Video of the sermon I posted a few weeks ago on Colossians 3:1-17
Let me ask you a question. What do you understand the gospel to be? Some might answer like this: "Accept Jesus as your Savior, and when you die, you will go to Heaven." Or "Put your faith in Jesus, and your sins will be forgiven." Or "Follow Jesus, and you will find meaning and purpose for your life." All of these answers are right – but they are only partially correct. These statements are parts of the gospel, but they are not the entirety of the gospel.
In the first installment, I discussed what the Kingdom of God (KoG) is. The KoG is something we look forward to in full in the future. It is also something we live in now in the present. We wait for the fulfillment, but we live in the present Kingdom through the power of the Holy Spirit. The question then becomes, how do we live in the KoG.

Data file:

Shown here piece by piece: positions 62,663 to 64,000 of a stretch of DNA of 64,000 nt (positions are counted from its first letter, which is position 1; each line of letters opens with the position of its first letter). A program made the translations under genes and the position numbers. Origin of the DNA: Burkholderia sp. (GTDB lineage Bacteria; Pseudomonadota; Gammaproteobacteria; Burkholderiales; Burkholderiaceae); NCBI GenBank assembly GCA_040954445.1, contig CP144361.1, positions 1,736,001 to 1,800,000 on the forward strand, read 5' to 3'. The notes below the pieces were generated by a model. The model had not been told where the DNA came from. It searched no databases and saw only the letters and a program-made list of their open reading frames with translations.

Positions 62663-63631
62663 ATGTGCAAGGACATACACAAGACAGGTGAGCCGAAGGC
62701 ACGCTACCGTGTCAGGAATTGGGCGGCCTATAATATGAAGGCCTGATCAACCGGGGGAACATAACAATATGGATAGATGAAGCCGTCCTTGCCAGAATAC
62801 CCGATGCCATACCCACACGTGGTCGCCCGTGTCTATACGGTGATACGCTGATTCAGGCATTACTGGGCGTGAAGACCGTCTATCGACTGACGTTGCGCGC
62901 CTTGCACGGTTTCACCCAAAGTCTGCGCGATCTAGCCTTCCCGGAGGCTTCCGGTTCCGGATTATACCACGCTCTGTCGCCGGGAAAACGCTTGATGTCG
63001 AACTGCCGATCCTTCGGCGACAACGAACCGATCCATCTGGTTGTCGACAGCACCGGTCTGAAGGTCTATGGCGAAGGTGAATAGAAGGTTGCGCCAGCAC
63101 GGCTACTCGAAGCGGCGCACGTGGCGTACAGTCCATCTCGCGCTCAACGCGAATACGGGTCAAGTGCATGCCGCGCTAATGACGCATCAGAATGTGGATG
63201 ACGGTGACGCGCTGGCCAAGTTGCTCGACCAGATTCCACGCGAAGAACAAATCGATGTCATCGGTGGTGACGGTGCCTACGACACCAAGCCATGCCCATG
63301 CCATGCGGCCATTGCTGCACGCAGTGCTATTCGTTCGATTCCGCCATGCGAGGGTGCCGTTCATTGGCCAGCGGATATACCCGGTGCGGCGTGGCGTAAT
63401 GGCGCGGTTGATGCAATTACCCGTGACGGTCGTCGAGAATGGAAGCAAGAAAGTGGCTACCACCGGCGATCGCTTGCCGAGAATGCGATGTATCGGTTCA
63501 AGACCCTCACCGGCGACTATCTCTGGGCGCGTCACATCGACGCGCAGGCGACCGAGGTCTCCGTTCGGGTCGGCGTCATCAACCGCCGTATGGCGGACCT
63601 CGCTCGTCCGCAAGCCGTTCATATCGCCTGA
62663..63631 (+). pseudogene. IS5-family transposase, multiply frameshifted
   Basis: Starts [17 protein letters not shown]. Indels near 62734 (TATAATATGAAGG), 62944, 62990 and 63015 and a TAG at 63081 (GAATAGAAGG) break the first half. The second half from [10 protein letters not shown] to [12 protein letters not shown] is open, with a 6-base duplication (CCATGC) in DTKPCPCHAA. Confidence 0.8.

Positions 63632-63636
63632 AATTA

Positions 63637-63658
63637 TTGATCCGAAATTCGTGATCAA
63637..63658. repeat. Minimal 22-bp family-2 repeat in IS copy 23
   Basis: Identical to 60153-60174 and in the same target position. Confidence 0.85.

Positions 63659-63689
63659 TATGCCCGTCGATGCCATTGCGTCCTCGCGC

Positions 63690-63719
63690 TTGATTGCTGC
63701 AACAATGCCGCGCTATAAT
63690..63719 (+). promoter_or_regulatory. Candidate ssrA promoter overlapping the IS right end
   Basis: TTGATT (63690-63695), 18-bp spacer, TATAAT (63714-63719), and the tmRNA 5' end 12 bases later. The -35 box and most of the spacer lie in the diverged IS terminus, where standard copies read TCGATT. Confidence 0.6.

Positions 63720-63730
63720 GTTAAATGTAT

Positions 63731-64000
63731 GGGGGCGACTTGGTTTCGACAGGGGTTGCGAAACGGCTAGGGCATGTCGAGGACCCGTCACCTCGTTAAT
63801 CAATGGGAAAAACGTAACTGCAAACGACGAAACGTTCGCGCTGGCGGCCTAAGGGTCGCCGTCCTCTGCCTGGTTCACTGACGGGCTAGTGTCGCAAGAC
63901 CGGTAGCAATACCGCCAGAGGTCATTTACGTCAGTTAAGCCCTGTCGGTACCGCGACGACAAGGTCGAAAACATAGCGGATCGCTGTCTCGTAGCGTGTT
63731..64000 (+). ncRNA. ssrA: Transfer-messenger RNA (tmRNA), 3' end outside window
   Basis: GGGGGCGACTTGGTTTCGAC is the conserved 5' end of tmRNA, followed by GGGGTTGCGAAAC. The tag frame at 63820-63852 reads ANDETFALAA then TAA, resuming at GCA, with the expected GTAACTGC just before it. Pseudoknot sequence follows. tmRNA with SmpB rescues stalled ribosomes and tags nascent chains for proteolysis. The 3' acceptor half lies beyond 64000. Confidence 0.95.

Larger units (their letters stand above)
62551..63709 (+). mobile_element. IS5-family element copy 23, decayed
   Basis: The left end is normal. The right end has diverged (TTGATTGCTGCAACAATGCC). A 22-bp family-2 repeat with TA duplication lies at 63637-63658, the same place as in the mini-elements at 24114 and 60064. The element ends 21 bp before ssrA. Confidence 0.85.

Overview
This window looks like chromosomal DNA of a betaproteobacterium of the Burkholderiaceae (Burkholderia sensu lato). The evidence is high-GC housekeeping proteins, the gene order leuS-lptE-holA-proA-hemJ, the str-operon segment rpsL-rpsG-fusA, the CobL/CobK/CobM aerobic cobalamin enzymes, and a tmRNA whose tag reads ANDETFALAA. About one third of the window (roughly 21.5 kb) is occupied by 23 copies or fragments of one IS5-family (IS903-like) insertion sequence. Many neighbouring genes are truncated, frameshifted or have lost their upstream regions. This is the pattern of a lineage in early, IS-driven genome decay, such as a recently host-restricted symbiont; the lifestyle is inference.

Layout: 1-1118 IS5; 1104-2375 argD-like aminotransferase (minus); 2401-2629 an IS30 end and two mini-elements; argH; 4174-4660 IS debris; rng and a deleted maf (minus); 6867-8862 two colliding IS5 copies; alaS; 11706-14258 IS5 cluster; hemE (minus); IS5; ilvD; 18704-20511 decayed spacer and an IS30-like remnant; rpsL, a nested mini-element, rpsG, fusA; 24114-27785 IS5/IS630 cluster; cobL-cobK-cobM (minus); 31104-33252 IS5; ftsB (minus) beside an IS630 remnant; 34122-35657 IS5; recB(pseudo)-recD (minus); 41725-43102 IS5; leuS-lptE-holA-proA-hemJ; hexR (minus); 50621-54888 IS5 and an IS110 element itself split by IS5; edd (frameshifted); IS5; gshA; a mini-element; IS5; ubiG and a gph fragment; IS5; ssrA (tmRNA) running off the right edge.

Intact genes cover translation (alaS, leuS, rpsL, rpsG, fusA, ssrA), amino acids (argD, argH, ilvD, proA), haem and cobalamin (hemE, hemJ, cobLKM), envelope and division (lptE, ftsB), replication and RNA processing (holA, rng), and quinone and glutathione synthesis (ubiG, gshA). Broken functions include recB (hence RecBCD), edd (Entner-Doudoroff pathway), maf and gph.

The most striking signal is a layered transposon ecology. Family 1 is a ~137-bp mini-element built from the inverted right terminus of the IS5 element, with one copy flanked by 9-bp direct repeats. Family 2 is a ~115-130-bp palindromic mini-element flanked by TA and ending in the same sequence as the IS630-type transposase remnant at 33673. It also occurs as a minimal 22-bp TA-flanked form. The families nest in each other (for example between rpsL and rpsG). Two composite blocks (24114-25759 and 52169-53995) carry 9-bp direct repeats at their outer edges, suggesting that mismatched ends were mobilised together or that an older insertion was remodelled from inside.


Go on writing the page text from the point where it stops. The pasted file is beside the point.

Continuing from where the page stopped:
Here is a video devotional I made for our CMA chapter during the COVID-19 pandemic. My prayer is that these words can give you comfort during this stressful time.
Are you living in the Third Day - the Resurrection Day, or are you living in Saturday - a day of hopelessness?
Here is the third in a series of devotional videos I am providing to my church during Holy Week.
Here is the second in a series of devotional videos I am providing to my church during Holy Week.
Here is the first in a series of devotional videos I am providing to my church during Holy Week.
The passage we are going to look at today is Colossians 3:1-7. Before we get into the passage, I want to start with an illustration. One of my favorite stories is Tolkien’s Lord of the Rings. My favorite character in that tale is Sam Gamgee.
Tonight, we are going to look at a passage of scripture that, to be frank, is difficult. For those of you who come from a Roman Catholic background, you will know about the Stations of the Cross and you will recognize this scripture as one of those stations. While most of the stations reflect on the actions of Jesus, this station, the fourth station, reflects upon the actions of Peter and his denial of Jesus.